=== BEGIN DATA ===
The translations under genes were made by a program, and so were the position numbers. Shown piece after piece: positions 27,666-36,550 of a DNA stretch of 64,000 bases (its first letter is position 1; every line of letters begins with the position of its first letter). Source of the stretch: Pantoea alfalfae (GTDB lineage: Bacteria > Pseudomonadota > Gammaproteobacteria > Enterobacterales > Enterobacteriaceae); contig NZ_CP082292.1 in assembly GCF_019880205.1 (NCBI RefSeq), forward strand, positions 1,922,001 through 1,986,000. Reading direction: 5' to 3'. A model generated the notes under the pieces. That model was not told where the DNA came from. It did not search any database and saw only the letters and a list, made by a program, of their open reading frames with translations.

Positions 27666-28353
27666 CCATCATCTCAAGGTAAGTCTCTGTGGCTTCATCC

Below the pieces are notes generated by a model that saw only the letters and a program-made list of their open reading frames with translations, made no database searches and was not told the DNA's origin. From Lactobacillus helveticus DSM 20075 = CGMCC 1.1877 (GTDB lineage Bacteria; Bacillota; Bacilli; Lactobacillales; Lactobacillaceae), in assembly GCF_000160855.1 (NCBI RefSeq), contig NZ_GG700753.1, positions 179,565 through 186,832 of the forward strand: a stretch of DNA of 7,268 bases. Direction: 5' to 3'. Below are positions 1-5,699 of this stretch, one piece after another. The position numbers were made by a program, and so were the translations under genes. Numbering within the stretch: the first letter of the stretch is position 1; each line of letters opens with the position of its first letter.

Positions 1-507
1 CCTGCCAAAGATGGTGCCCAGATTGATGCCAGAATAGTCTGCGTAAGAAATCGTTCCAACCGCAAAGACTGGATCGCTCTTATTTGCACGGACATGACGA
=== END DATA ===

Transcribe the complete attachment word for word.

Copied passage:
The translations under genes were made by a program, and so were the position numbers. Shown piece after piece: positions 27,666-36,550 of a DNA stretch of 64,000 bases (its first letter is position 1; every line of letters begins with the position of its first letter). Source of the stretch: Pantoea alfalfae (GTDB lineage: Bacteria > Pseudomonadota > Gammaproteobacteria > Enterobacterales > Enterobacteriaceae); contig NZ_CP082292.1 in assembly GCF_019880205.1 (NCBI RefSeq), forward strand, positions 1,922,001 through 1,986,000. Reading direction: 5' to 3'. A model generated the notes under the pieces. That model was not told where the DNA came from. It did not search any database and saw only the letters and a list, made by a program, of their open reading frames with translations.

Positions 27666-28353
27666 CCATCATCTCAAGGTAAGTCTCTGTGGCTTCATCC

Below the pieces are notes generated by a model that saw only the letters and a program-made list of their open reading frames with translations, made no database searches and was not told the DNA's origin. From Lactobacillus helveticus DSM 20075 = CGMCC 1.1877 (GTDB lineage Bacteria; Bacillota; Bacilli; Lactobacillales; Lactobacillaceae), in assembly GCF_000160855.1 (NCBI RefSeq), contig NZ_GG700753.1, positions 179,565 through 186,832 of the forward strand: a stretch of DNA of 7,268 bases. Direction: 5' to 3'. Below are positions 1-5,699 of this stretch, one piece after another. The position numbers were made by a program, and so were the translations under genes. Numbering within the stretch: the first letter of the stretch is position 1; each line of letters opens with the position of its first letter.

Positions 1-507
1 CCTGCCAAAGATGGTGCCCAGATTGATGCCAGAATAGTCTGCGTAAGAAATCGTTCCAACCGCAAAGACTGGATCGCTCTTATTTGCACGGACATGACGA